In order to create the most appropriate mobile learning experiences for our students, we as educators must see ourselves as learning designers working at the intersection of content, pedagogy and technology.
This lecture will explore how mobile learning can be implemented, covering the three main levels of mobile learning evident in the world today: learning where the devices are mobile but the learners and the learning experience are not; learning where the devices and the learners are mobile, but the learning experience is not; and learning where the devices, the learners and the learning experience are all mobile. We will also explore why mobile learning should be implemented, covering the three main agendas for promoting mobile learning in evidence today: transforming teaching and learning; fostering 21st century skills; and promoting social justice. It will be shown that both the how and why of mobile learning are affected by the tension between the affordability and affordances of the underpinning mobile devices, so that context must always be a first consideration for teachers as learning designers.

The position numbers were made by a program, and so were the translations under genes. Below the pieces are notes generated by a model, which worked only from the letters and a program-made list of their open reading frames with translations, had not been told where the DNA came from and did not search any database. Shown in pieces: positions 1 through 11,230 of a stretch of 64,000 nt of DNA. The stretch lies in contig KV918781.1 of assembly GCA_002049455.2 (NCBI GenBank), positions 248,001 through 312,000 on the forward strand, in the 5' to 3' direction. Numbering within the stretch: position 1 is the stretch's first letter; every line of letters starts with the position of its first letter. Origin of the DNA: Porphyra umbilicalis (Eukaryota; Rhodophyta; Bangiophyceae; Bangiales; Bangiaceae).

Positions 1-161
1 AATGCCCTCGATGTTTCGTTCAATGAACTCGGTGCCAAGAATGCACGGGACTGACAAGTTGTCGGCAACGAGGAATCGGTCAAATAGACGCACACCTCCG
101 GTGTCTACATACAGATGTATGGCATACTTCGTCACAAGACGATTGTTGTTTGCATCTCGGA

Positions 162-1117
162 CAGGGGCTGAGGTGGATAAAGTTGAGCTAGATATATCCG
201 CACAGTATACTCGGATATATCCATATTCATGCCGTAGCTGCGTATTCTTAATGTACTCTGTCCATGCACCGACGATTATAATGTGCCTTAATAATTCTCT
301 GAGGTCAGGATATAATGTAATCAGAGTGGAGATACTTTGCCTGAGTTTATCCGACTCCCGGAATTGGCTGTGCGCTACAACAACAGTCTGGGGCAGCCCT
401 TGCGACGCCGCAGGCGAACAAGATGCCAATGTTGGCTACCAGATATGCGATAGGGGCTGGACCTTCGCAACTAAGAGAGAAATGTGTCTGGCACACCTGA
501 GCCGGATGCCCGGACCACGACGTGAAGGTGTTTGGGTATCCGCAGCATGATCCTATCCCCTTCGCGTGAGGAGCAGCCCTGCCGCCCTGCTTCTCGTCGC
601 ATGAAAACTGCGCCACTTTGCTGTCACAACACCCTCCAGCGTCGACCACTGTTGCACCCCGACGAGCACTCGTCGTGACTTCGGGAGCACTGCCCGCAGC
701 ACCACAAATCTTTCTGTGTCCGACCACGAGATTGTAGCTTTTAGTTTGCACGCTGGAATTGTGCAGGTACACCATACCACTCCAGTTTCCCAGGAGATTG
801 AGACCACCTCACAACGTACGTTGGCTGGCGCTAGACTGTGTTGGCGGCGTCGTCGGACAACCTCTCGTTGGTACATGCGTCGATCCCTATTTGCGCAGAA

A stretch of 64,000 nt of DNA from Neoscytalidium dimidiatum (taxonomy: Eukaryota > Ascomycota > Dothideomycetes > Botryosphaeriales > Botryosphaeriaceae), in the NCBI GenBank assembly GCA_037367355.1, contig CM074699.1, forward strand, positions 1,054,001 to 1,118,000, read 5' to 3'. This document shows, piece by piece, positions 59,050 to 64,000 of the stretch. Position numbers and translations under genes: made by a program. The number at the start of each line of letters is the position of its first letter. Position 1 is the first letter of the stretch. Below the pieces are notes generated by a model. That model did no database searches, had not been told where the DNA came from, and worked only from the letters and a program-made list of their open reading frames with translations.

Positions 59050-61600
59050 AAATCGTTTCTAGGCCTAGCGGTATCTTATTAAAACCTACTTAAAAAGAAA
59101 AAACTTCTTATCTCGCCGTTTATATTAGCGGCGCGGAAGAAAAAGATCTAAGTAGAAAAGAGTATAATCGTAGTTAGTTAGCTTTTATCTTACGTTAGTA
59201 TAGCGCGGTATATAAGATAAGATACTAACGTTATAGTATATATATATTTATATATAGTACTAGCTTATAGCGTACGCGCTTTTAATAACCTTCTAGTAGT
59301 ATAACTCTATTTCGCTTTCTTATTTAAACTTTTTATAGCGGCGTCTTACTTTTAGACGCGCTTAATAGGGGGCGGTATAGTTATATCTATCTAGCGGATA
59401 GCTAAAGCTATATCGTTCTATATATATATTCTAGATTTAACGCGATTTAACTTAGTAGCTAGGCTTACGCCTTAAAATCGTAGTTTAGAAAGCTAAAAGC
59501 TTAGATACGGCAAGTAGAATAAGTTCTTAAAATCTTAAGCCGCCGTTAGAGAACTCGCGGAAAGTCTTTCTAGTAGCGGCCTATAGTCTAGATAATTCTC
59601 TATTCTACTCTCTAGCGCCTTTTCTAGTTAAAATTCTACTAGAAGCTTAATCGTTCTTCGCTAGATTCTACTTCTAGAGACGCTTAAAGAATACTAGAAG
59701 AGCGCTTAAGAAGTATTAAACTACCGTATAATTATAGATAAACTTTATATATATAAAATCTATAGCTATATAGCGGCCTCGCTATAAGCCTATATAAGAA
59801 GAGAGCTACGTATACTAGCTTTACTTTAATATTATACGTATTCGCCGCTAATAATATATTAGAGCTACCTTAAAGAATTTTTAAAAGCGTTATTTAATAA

Having examined the theory of mobile learning, we will look at several case studies of mobile English language and literacy projects from different parts of the globe, including Africa, Asia and South America. These case studies will show how the mobile learning levels and agendas are realised in practice in varying settings. They will also demonstrate the importance of balancing up affordability and affordances, and the demands of different agendas.
To download the presentation slides of the workshop, please click here.